What is the East Asian ‘secret’ to educational success?
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What is the East Asian “secret” to educational success? Tiger parents? Confucian beliefs? Dr John Jerrim’s study on Australian-born pupils of East Asian heritage suggests that there is no straightforward magic formula. In fact, pupils from an “average” school system such as Australia (or the UK) can do just as well as young people in high-performing East Asian countries.

The OECD’s Programme for International Student Assessment, better known as PISA, is like an international league table. The three-yearly exercise produces international education rankings for more than 70 countries/regions based on tests in reading, maths and science taken by more than 500,000 15-year-olds.

The top places are dominated by Asian school systems, such as Shanghai, Singapore and South Korea. UK results have stagnated and remain among the middle-ranking countries in the most recent results from 2012.

British policymakers and educationists have been eager to learn from the success in East Asia and so boost standards in UK schools. Jerrim’s study instead tries to find insights from Australia, which has a similar system to the UK. By analysing Australian PISA maths data from 2012, he explores how second-generation, Australian-born children of East Asian backgrounds do substantially better than their peers, who they outscore by more than 100 PISA test points, equivalent to two-and-a-half years of schooling. The findings also show that these pupils do better than almost everyone else in the world, despite being taught in an average ranking, Western school system.

The study suggests that there is no simple explanation, that it is a combination of inter-linked factors. East Asian heritage pupils tend to attend “better” schools, which significantly contributes to high achievement. This possibly reflects the high value placed on education by East Asian families in Australia, leading parents to select the best possible schools.

Yet, even after accounting for differences in family background and schools, the results from East Asian heritage pupils are still better than their peers. Jerrim suggests that out-of-school factors, such as home environment and culture, also play an important role, as East Asian heritage pupils receive more out-of-school tuition, do more maths-related activities, and have higher aspirations.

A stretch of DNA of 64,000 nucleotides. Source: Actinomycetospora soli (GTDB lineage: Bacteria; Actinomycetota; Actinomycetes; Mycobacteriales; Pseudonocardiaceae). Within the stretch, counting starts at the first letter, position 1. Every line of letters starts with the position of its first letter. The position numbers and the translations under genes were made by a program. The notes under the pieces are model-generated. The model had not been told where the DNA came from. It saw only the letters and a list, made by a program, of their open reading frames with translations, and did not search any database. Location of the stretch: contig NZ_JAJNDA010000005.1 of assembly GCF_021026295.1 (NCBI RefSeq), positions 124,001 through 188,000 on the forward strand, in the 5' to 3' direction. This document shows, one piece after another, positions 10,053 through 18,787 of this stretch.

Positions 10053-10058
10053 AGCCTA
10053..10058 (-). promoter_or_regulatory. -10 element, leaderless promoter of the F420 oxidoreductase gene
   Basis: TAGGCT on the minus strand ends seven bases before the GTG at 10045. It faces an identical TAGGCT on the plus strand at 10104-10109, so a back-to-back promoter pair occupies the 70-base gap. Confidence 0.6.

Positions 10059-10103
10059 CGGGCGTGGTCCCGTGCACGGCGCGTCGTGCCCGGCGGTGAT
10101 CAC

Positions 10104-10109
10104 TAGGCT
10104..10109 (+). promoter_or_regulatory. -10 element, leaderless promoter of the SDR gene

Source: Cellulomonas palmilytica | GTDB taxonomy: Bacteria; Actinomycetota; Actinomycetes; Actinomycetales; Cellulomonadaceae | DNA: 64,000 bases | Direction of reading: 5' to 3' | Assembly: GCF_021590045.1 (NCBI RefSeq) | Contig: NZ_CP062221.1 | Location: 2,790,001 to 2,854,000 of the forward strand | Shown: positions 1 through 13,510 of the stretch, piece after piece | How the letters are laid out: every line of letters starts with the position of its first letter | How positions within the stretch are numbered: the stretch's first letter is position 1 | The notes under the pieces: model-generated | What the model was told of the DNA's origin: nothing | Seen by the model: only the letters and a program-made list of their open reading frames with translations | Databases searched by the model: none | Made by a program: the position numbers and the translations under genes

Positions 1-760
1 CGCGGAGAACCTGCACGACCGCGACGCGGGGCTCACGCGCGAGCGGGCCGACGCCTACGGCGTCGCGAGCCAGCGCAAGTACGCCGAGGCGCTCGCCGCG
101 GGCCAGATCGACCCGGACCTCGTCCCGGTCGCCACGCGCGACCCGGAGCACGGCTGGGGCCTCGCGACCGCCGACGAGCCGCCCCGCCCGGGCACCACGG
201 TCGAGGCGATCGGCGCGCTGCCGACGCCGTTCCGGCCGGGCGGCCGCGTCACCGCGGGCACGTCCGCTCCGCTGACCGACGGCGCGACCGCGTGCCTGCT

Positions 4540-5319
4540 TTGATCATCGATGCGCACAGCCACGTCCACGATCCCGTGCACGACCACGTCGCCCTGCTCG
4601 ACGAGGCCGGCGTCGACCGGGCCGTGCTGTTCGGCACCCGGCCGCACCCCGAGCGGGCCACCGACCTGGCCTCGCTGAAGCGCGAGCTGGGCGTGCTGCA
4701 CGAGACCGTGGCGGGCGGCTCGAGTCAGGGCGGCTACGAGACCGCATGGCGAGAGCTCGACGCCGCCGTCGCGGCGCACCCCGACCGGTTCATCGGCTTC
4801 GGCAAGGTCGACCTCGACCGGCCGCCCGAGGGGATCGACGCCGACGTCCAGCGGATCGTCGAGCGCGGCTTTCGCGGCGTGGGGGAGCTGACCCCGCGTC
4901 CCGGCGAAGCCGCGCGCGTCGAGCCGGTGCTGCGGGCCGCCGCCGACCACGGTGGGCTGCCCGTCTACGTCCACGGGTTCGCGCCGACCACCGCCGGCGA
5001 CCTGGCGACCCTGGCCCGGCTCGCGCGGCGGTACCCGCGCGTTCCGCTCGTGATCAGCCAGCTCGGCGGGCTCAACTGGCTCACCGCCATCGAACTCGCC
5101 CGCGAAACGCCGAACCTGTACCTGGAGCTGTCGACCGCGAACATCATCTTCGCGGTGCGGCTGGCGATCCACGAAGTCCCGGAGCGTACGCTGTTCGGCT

The limitations of PISA data for the UK and other countries does not currently allow examination of the results of children of East Asian descent in these societies.

However, looking at what is happening in Australia can be extremely insightful because of its similarities to the British system. The Australian evidence suggests that high achievement can be developed within a non-top ranking system, and that what happens outside school matters a great deal. I agree with Jerrim that the study shows that efforts from schools and teachers alone would not be enough to improve achievement significantly.

It is important to highlight that the analysis cannot draw firm causations. For example, out of high aspirations and high achievement, which comes first? Also, as Jerrim rightly points out, migrants are typically a self-selective group with stronger determination to improve their lives.

It is noteworthy that East Asian parents in the study were more highly educated than the Australian-born parents, but the East Asian parents actually had lower levels of household wealth and were not in more prestigious occupations. A similar pattern was seen for migrants from the Indian region.

The high value placed on education can be linked to East Asian culture, but it can also be a strategy, partially driven by the need to overcome potential barriers in the jobs market. Research on British Chinese shows that the “Chinese value of education” is a way to establish group identity within British society.

Hence, factors are complex and interlinked in and out of school, and more research is needed to help children from all backgrounds to do well.

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